The higher target price of 47 cents is pegged to 0.6x book value
CGS-CIMB analysts Kenneth Tan and Ong Khang Chuen have upgraded their call on China Sunsine Chemicals from "hold" to "add", given how the chemicals player is seen to enjoy stronger demand ahead.
At a recent visit to the company's plants, the analysts observed that it has new production lines, including those based on in-house technology. Key machinery has already been installed and is undergoing testing, with commercial production likely in early next year.
Citing the management, the analysts note in their Sept 21 report that China Sunsine can reduce annual production costs by RMB30 million when the new mercaptobenzothiazole line is in full ramp-up.
Over the last two months, the company has been seeing stronger demand for its products from export markets such as Thailand and Vietnam.
"Management reiterated that while competition remains intense, it is not overly concerned given Sunsine’s dominant market leadership in the global rubber chemical industry," state Tan and Ong.
Citing data from sci99, the analysts note that average selling prices of rubber accelerators surged by 21% this month versus what could be fetched in August, due to higher raw material costs that have been passed on to customers, as well as recovery in demand from tyre makers in China replenishing inventory.
"We are now more confident in Sunsine’s cost pass-through ability, and believe it could record hoh improvement in 2H23F gross profit margin to 24.6%, versus 23.8% fetched in the preceding 1HFY2023,"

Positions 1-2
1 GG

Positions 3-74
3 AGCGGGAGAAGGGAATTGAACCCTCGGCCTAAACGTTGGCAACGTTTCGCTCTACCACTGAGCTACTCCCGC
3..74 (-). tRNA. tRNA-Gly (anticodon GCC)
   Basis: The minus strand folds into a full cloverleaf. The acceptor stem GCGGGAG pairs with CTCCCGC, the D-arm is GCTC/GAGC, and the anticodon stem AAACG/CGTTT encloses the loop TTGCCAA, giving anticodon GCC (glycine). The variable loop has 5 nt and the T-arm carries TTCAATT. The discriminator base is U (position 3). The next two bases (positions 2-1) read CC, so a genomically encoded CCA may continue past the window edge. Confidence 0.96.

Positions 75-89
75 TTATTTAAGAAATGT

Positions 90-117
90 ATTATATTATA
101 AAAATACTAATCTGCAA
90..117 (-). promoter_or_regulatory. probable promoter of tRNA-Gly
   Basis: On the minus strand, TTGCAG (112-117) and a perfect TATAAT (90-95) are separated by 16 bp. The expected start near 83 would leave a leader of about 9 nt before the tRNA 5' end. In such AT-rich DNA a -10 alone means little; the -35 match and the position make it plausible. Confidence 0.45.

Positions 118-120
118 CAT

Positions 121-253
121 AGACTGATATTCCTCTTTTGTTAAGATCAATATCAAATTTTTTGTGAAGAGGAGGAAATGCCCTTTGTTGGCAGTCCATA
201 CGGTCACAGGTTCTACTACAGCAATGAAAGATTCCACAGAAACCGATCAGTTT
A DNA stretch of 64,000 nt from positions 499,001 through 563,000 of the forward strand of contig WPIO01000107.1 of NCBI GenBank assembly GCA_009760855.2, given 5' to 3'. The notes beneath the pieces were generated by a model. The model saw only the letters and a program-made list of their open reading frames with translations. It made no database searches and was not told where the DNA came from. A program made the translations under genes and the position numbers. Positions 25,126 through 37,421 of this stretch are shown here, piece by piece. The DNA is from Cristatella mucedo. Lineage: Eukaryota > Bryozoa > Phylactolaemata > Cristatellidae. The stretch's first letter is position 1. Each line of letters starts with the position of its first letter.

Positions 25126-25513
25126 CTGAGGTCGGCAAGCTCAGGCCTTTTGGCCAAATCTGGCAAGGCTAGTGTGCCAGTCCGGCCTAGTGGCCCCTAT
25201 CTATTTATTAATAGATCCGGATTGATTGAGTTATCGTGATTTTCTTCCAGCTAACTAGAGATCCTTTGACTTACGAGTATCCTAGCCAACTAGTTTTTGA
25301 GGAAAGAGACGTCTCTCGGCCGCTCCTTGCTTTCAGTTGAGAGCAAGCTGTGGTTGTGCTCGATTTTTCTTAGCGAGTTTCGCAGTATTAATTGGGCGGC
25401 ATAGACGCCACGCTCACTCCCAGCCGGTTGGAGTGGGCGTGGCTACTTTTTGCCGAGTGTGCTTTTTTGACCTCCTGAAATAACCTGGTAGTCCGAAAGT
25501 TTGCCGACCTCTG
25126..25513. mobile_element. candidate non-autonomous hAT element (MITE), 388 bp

"We believe our FY24 and 25F gross profit margin forecasts of 24.6% and 25.0% are sustainable given Sunsine’s historical 10-year average gross profit margin of around 27%," they add.
Tan and Ong point out that China Sunsine, now trading at 0.56x price to book, is at a valuation near the depths seen during the pandemic.
With higher earnings per share assumptions of 9% and 10% for the current FY2023 and coming FY2024, they have come up with a new target price of 47 cents, up from 42 cents previously, is based on 0.6x price to book.
Further re-rating catalsyts, according to the analysts, will come from government stimulus promoting big-ticket spending in China.
Downside risks, on the other hand, include prolonged competition and a spike in input costs leading to margin erosion.